It's curtains for the
covert demon who
haunts the Playground.
“You tiny humans shall feel the wrath of the demon Andromelias. Your fragile meat-bag bodies shall pop open; your bones shall shatter, launching shards through your torn organs; your eyes will wither like grapes becoming raisins, later to be placed in tiny boxes and sent off to Montessori schools…where hippie children will…eat them.”
Ouch: Them’s fighting words. Coming from anyone (or anything) else, we’d instantly soil ourselves…most likely. Thankfully for us and our lack of bladder control, the hell-raiser who issues that threat in A Demon Who Never Appeared never, uh, appears.
Part spooky sketch show, part alt-comedy showcase, all BYOB, Demon occupies the Playground’s midnight slot on the first Saturday of every month (though the December show was switched to Friday 1). Its story follows Dr. Kumail (Kumail Nanjiani) as he attempts to put on a variety show with the help of musician Maestro Hannah (Hannah Gansen), announcer Colonel Wigsplitter (Josh Cheney) and three guest performers. Each month, a demon (Jared Logan) who allegedly haunts the theater tries his darndest to ruin the show. Only problem is, as the title hints at, he’s nothing more than a booming voice—which makes for some pretty futile attempts and hilarious banter.
“Both [Logan] and I are huge fans of the old Vincent Price movies,” says Nanjiani, a local stand-up comedian seen all over town. “If you take his characters and exaggerate them—though they’re pretty exaggerated to begin with—you get the demon.”
Last month, the unseen villain mailed the cast a wish-granting monkey’s paw. He then antagonized Maestro Hannah and Colonel Wigsplitter until they made wishes, each carrying a slight, quasi-anticipated consequence. This, of course, gave the demon more fodder—like when Wigsplitter wished for a seashell only to find one growing out of his stomach. “This is the most hideous thing I’ve ever seen,” the demon said, “and I’ve lived in Hell.”
Demon conjures these types of surreal images while keeping the writing squeaky-clean—the result of a drawn-out editing process. The show’s writing team (Logan, Nanjiani and occasionally Andy Ross) crafts a new show each month. The 30-or-so minutes need to be solid, as the cast is operating without the traditional sketch safety net. “Normally, you write a show, see what works and redo it,” Nanjiani says. “In Demon, we perform a sketch once and never use it again.”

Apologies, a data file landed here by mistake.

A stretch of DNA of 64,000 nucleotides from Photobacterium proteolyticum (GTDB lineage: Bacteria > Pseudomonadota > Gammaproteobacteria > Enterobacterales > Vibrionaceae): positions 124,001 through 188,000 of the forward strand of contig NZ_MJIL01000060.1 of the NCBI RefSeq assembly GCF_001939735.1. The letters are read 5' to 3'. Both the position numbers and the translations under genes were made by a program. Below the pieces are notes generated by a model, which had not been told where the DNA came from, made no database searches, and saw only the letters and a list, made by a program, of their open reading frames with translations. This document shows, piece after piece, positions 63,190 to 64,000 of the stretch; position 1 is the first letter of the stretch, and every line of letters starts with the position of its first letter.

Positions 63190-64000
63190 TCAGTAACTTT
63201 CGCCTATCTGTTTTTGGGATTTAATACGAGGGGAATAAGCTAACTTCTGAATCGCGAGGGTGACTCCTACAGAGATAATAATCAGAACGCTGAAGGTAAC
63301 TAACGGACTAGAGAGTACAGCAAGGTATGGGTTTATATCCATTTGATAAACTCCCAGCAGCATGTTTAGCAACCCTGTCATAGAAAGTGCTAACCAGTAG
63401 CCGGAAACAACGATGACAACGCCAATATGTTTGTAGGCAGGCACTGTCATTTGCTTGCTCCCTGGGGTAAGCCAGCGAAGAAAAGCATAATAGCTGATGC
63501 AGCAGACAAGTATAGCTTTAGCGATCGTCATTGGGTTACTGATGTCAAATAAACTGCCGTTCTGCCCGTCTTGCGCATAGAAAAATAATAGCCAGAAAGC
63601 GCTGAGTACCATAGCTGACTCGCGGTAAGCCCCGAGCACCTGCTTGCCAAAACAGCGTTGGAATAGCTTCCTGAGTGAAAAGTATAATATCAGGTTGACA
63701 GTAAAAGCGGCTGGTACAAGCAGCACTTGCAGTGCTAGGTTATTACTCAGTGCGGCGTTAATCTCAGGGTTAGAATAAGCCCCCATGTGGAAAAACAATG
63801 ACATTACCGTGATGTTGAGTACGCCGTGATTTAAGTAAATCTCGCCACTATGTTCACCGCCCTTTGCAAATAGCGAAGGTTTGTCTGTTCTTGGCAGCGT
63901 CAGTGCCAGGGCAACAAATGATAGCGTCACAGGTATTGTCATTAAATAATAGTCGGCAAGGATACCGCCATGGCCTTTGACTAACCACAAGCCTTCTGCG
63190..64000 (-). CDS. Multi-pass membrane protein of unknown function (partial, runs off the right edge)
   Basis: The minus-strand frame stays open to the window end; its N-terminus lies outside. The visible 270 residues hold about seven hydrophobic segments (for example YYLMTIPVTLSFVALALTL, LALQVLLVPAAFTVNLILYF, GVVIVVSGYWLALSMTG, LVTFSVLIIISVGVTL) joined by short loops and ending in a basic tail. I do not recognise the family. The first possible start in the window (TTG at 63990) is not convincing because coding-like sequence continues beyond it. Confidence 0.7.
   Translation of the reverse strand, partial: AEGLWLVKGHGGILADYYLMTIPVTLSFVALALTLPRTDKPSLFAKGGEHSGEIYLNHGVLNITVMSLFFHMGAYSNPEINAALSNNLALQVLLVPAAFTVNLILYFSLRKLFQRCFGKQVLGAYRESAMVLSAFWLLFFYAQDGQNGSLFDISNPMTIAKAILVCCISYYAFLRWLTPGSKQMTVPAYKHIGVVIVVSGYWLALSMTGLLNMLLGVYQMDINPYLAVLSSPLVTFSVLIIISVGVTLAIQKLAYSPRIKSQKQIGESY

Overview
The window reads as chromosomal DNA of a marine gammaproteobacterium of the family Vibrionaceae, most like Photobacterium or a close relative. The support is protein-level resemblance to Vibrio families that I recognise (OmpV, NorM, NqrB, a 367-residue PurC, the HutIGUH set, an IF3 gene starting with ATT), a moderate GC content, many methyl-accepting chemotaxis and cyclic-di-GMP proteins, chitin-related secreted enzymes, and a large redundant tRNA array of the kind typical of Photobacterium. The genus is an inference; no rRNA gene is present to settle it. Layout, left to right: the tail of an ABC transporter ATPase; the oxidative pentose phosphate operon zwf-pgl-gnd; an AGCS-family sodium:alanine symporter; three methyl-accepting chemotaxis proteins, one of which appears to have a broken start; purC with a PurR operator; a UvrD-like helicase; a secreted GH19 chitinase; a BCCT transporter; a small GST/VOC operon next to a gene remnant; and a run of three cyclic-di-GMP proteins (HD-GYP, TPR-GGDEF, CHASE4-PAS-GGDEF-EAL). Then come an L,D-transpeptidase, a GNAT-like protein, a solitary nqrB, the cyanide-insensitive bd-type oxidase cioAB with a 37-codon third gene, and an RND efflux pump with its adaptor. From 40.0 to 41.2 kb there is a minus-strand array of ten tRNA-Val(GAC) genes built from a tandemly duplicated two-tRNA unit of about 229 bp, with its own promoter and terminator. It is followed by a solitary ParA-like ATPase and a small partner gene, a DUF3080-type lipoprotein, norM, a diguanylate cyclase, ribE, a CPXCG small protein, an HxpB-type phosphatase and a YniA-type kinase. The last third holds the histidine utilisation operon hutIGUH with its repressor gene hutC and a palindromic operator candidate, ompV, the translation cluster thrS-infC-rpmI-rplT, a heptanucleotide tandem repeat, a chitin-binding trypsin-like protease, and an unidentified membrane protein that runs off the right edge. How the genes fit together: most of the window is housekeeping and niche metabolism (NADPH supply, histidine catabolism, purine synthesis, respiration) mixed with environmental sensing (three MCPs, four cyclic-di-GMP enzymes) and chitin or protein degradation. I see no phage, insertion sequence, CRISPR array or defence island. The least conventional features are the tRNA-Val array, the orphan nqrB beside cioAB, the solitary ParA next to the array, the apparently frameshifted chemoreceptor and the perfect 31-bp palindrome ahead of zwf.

Overall, Nanjiani is pleased with the way things are going (Friday 1’s show will be his tenth). Because of its alternative nature and need for a consistent writing schedule, Demon has also pushed him to improve his own stand-up material. “It’s easy to get lazy with stand-up when there’s no deadline for new jokes. Demon lights a fire under my ass to keep writing, and it draws a different audience than a normal stand-up crowd,” he explains.
Nick Vatterott, one of the show’s guest artists, echoes Nanjiani’s appreciation for the alternative audience that Demon brings out. A regular stand-up performer himself, Vatterott uses his stints on the show to embrace large comedic risks. “The audience has no idea what they are about to see,” he says. “And it’s conducive to doing stuff that’s more theatrical, more outside the lines of conventional stand-up.”
Ironically, Vatterott’s material was all about conventions: A ten-minute routine with things like, “Crowd work. Crowd work. Setup, setup, punch line!” Still, it was a huge departure from his typical joke stock, and the audience, at this point fairly inebriated, laughed just the same. Guess the demon’s earlier threats— “I’ll destroy this show like a cement mixer crashing through a greenhouse. I’ll savage this show like a grizzly bear raping a box turtle”—were pretty empty.
Demon appears (!) Friday 1 at midnight.